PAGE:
Since first teeing off in 1989, Fox Hollow Golf Club has hosted regular state championships and the 2008 sectional qualifying tournament for the U.S. Amateur Public Links Championship, showcasing the club's 27-hole layout characterized by challenging play and picturesque surroundings. The course sprawls throughout 200 acres of hardwood forest and windswept prairie and is often blanketed by lush bluegrass and natural flora. The original 18 stretches along the banks of the Crow River for much of its 6,713-yard length, affecting play on five holes. Occasionally, golfers are forced to carry shots over the river, as is the case on the par 3 third hole, where players must aim their tee shots at the island green and hope the ball doesn't run off the steep sides or get eaten by an amphibious caddy. With two greens and a split fairway, the par 4 17th can take on two distinct identities or three creepy alter egos. If the hole is placed on the left side of the green, players are best suited to hit a small fairway landing area and execute a long approach, but if it’s on the right, they must blast their tee shot over two bodies of water to reach the green.Prior to a round, players can make use of the Fox Hollow practice facility, where they'll find a full-length driving range, three putting greens, and a practice bunker.Course at a Glance:
StoneLounge hearkens the rustic, welcoming ambiance of a mountain lodge, greeting hungry guests with a room-dominating stone-faced fireplace that smells like the good kind of burning. Amid the high ceilings and log walls, the chefs populate their lunch and dinner menus with an array of New American fare, including starters such as the southern fried chicken tenders and crab dip, which pair with walleye and myriad cuts of meat. Burgers patties in beef, crab-cake, and turkey form are whisked to the plush, high-backed booths, and flatbread pizzas come garnished with meaty toppings or collections of edible plants. Live music acts take the stage on Saturday nights, offering soulful and funky soundtracks to noshing, dancing, and debating whether the moon landing or the moon itself is the biggest federally perpetrated hoax.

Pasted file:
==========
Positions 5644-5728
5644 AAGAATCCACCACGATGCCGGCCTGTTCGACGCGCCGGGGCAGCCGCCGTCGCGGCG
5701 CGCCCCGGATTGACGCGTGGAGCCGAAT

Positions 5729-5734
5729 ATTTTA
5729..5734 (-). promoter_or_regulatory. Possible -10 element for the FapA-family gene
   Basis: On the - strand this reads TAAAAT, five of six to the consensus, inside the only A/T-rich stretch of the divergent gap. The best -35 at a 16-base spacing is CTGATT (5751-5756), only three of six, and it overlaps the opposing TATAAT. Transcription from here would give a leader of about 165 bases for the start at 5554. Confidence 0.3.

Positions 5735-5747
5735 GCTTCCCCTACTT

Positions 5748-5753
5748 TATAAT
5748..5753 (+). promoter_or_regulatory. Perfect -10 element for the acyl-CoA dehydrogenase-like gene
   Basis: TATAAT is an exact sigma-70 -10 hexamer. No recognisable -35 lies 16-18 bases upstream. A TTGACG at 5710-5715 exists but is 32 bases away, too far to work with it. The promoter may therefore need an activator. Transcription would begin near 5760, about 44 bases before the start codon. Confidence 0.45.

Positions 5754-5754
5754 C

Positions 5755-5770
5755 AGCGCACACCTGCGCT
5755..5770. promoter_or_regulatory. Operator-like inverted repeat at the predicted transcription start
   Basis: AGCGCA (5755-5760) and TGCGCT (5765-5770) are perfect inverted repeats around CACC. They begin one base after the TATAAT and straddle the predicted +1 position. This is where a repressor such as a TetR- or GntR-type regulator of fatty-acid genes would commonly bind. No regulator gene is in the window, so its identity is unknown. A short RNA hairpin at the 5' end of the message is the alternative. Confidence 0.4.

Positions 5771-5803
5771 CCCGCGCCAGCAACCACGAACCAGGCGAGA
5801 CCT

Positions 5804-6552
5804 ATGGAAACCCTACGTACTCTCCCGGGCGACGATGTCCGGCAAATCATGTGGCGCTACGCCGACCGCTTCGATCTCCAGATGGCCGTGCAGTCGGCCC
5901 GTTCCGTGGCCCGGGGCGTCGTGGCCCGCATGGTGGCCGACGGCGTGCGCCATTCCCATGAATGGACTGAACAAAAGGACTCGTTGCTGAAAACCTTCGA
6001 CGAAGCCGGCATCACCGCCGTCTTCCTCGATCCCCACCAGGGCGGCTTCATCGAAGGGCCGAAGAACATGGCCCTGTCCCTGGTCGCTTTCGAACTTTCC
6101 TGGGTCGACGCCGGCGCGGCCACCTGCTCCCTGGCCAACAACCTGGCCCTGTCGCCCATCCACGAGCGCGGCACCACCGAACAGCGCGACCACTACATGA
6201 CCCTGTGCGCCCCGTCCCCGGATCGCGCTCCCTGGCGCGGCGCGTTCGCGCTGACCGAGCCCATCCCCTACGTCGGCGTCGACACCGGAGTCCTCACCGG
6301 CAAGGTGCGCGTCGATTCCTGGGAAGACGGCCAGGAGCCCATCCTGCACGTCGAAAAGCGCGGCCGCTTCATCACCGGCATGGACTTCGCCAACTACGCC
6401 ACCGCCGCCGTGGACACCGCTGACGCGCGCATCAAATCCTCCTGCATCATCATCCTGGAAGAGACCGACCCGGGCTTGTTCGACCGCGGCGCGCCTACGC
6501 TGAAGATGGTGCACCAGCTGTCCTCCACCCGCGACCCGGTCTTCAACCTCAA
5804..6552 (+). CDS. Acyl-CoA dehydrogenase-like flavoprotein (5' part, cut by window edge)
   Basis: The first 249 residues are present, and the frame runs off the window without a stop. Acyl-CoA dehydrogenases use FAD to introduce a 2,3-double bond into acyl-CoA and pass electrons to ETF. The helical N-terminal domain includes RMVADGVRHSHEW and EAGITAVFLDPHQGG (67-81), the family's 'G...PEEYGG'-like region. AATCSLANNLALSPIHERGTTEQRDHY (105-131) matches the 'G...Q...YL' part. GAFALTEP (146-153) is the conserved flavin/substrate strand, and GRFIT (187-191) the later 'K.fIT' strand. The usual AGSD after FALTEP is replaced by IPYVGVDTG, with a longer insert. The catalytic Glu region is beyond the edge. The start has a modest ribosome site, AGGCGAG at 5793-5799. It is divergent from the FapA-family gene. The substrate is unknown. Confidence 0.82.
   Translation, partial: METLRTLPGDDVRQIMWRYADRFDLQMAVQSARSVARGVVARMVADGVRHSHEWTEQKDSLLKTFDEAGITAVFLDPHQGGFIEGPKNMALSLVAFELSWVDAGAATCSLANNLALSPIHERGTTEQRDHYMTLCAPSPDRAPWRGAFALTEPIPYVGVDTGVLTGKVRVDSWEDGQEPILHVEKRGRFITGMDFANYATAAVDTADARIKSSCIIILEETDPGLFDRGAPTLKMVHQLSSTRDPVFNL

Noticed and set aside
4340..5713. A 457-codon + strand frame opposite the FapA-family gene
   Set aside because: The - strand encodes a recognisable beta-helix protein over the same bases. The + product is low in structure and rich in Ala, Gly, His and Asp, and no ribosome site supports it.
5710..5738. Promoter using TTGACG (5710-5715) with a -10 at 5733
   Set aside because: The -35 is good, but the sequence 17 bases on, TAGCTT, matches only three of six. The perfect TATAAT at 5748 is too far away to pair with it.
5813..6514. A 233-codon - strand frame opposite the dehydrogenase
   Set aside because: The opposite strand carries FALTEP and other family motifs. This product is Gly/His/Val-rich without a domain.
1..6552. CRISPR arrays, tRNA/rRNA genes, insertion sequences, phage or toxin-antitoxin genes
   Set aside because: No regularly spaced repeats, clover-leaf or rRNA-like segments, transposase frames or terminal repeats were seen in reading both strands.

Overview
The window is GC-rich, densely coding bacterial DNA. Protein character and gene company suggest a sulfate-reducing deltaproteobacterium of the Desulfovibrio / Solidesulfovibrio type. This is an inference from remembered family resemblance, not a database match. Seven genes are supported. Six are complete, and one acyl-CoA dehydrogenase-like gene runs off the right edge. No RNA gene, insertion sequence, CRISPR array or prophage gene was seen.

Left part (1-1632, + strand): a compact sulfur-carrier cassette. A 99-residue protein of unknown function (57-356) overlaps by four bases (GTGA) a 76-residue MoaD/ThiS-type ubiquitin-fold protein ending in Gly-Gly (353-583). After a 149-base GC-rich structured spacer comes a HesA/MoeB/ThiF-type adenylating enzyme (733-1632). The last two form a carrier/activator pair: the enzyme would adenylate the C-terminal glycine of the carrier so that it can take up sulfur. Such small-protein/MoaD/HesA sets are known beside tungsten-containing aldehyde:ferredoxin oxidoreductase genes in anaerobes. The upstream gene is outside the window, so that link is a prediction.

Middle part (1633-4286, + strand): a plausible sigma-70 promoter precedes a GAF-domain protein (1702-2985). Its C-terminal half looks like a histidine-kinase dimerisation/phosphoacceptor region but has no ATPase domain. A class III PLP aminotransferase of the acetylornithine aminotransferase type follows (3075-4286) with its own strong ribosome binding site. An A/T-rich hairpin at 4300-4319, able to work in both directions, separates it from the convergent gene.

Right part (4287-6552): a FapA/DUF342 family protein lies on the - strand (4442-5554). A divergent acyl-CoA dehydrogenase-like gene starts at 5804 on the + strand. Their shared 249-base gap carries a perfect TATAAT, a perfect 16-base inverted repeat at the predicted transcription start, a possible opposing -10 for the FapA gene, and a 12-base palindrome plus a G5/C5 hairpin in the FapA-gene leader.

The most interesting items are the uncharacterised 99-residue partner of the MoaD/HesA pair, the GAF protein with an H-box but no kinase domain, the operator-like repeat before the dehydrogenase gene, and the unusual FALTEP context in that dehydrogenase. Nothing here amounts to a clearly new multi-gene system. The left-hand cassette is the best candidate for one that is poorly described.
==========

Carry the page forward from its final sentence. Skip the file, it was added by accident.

From humble beginnings as a single donut shop in Lakewood, California, in 1953, Denny's has grown into a nationwide destination for classic American diner food served around the clock. Today, just shy of 1,800 locations thrive across the nation, serving up breakfast, lunch, and dinner at any time that guests feel a hunger for good food. Family owned and operated, Denny's of Otsego's friendly and attentive staff serves up a menu of more than 100 options, including build-your-own breakfasts and burgers and fried fish for an all-you-can-eat meal on Fridays.
You'll have a major decision to make at Olde Main Eatery: breakfast or lunch? An all-day breakfast menu of omelets and biscuits and gravy pits itself against a slate of light wraps and hearty patty melts. The french toast tempts with its light cinnamon coating, as do burgers and build-your-own deli sandwiches stacked on sourdough, marble rye, and croissant slices. The 150 year old diner itself exudes an air of small-town Americana, from its green- and white-striped awning and historic photographs lining the wall, to the staff's impromptu productions of The Music Man.